A Typical Chinese Family Tradition

A Typical Chinese Family Tradition

G.L is one of my roommates’ mothers and I interviewed her for some folklore she has encountered or experienced.  She is Taiwanese and was born and raised in Taiwan, but she moved to California to raise her children. She thinks that it’s more beneficial to have her children study in the State but also having experience their ethnic culture. Having lived in two countries for a long period time, she had experienced two big cultural aspects of the world, so she would have a decent idea of how the Chinese and Western culture works.

G.L told me about an event that would occur every weekend, and it would be a custom for her and her family to attend it every time. This folk tradition would the all of G.L family and eating on a Sunday afternoon together. Since this was in Taiwan, the family would eat at a typical Chinese restaurant. For her, it would be a sense of getting together with the whole family, and to catch up on how well they’re doing. G.L said that the only people you can see not enjoying this are the children.

G.L enjoyed this folk tradition because of how the families would meet up together just for a lunch, and happily talk about their lives. Their families would always meet on a Sunday to eat lunch, even when G.L’s parents were kids, she needed to go these family gatherings. This is a family-generational thing where G.L’s mother’s side of the family and her father’s side of the family would think that it’s a good idea to meet up once a week.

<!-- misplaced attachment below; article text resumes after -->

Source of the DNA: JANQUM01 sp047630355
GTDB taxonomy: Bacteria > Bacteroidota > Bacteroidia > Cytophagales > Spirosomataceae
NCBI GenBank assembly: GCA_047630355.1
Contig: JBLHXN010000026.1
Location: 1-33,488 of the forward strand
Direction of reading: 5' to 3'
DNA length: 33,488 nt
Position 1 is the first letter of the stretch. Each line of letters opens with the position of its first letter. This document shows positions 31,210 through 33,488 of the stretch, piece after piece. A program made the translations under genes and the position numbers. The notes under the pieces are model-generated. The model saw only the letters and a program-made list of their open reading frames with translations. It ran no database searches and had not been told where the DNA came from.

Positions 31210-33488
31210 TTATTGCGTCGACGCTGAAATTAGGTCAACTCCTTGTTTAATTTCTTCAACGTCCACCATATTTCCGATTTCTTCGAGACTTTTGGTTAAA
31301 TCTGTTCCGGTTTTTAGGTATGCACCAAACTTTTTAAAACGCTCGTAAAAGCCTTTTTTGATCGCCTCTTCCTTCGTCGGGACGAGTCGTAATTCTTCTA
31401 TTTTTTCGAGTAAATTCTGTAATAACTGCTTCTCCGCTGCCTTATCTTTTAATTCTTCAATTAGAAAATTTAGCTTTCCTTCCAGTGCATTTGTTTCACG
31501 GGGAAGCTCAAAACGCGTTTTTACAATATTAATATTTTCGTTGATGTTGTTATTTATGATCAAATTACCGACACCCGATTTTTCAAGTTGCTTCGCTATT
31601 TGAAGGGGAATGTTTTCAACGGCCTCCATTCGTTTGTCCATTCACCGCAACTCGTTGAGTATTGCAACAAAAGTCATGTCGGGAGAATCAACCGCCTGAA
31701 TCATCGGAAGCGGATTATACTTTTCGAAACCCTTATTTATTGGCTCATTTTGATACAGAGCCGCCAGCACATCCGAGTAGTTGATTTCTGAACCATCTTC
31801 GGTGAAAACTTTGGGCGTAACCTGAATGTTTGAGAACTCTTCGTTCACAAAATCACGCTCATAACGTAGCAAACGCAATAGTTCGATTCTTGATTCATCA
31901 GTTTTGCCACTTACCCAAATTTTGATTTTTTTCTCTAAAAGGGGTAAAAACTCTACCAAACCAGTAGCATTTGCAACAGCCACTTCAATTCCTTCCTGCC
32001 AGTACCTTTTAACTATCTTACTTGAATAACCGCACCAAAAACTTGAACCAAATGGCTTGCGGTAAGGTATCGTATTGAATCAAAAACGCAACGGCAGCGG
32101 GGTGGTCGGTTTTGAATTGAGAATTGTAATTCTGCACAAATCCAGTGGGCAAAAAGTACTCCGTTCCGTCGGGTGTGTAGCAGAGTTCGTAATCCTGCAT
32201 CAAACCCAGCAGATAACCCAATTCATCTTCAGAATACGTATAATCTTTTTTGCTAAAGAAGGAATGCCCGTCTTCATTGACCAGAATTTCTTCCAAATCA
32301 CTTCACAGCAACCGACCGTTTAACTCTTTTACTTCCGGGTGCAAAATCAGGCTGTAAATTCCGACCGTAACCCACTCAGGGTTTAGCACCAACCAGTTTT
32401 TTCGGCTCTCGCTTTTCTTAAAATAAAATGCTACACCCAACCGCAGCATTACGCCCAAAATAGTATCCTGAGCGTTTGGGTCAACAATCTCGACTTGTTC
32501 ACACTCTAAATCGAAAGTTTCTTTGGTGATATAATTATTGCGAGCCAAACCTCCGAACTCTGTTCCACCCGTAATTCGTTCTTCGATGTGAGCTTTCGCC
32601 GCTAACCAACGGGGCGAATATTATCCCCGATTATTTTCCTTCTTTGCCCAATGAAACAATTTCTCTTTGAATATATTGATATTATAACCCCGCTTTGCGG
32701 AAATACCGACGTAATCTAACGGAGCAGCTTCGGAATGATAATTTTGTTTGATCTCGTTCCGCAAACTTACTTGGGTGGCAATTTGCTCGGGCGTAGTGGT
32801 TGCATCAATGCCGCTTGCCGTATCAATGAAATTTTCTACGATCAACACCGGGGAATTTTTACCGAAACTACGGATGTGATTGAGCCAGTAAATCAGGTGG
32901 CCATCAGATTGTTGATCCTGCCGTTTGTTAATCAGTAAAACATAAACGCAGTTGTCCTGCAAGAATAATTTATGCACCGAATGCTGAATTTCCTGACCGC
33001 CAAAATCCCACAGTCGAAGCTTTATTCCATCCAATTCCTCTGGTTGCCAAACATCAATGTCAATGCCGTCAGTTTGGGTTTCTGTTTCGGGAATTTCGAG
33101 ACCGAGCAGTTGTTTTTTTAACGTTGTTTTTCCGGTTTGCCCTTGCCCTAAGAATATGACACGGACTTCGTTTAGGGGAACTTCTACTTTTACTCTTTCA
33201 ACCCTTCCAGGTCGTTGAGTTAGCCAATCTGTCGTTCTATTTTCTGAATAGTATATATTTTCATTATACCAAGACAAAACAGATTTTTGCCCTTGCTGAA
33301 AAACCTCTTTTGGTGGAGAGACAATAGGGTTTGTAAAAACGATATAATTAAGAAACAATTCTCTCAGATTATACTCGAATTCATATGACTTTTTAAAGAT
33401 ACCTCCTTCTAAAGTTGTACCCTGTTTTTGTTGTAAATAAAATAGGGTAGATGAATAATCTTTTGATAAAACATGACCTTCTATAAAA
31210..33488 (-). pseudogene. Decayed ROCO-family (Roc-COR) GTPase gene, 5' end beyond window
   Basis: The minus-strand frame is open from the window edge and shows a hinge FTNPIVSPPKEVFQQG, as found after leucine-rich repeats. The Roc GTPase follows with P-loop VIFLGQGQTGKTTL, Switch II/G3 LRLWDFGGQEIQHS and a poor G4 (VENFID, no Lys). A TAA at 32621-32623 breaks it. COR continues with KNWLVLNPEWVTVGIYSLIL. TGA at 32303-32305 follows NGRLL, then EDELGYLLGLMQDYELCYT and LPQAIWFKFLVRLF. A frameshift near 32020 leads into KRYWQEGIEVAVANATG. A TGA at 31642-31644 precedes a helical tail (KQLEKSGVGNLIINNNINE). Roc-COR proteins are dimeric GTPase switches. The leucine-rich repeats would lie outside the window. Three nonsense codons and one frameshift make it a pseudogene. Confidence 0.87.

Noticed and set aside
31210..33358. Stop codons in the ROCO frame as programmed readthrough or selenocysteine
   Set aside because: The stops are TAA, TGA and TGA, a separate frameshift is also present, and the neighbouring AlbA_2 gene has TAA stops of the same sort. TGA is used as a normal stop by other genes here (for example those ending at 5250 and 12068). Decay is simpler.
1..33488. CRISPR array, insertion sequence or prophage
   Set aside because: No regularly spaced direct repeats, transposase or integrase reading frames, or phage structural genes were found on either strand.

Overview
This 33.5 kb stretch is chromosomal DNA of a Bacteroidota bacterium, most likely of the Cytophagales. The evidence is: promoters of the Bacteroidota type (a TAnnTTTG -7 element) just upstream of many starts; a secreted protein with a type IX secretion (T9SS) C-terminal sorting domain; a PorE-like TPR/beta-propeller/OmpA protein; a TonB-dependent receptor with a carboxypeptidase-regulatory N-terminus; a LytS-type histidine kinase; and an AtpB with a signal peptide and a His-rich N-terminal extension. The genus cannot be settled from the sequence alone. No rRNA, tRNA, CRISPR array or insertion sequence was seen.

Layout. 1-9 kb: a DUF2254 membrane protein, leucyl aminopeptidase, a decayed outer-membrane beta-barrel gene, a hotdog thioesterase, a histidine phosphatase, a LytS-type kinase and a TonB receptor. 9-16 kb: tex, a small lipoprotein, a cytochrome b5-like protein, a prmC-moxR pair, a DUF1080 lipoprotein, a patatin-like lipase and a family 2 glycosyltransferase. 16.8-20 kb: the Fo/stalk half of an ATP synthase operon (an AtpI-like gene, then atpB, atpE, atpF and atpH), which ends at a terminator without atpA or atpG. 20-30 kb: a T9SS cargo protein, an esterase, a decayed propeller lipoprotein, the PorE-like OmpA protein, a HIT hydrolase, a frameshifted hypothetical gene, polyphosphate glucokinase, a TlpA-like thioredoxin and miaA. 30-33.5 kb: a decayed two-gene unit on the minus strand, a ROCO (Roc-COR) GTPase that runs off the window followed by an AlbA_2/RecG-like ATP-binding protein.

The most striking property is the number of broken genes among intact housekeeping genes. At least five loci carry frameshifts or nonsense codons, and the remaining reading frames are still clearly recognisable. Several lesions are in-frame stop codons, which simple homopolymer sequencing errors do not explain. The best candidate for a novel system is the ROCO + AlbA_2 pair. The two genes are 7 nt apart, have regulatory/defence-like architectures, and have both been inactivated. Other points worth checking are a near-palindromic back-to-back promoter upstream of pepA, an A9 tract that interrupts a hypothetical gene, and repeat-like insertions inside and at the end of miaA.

This folk-tradition revolves around family, but the food is one of the reasons that they are able to get together. The family-tradition has passed down from the older generation of the family, and the primary purpose of this tradition is to meet with the families. The whole family aspect of it also revolves around the fact that Asian cultural is really connected by families.

I think this family tradition is a good thing because if the family keeps meeting every week, then it would be hard for them to drift apart. Asian culture does have a big focus on family, but that doesn’t mean that there isn’t any Asian who would rather be separated by one another. Passing down this tradition can potentially save a family that’s about to break apart.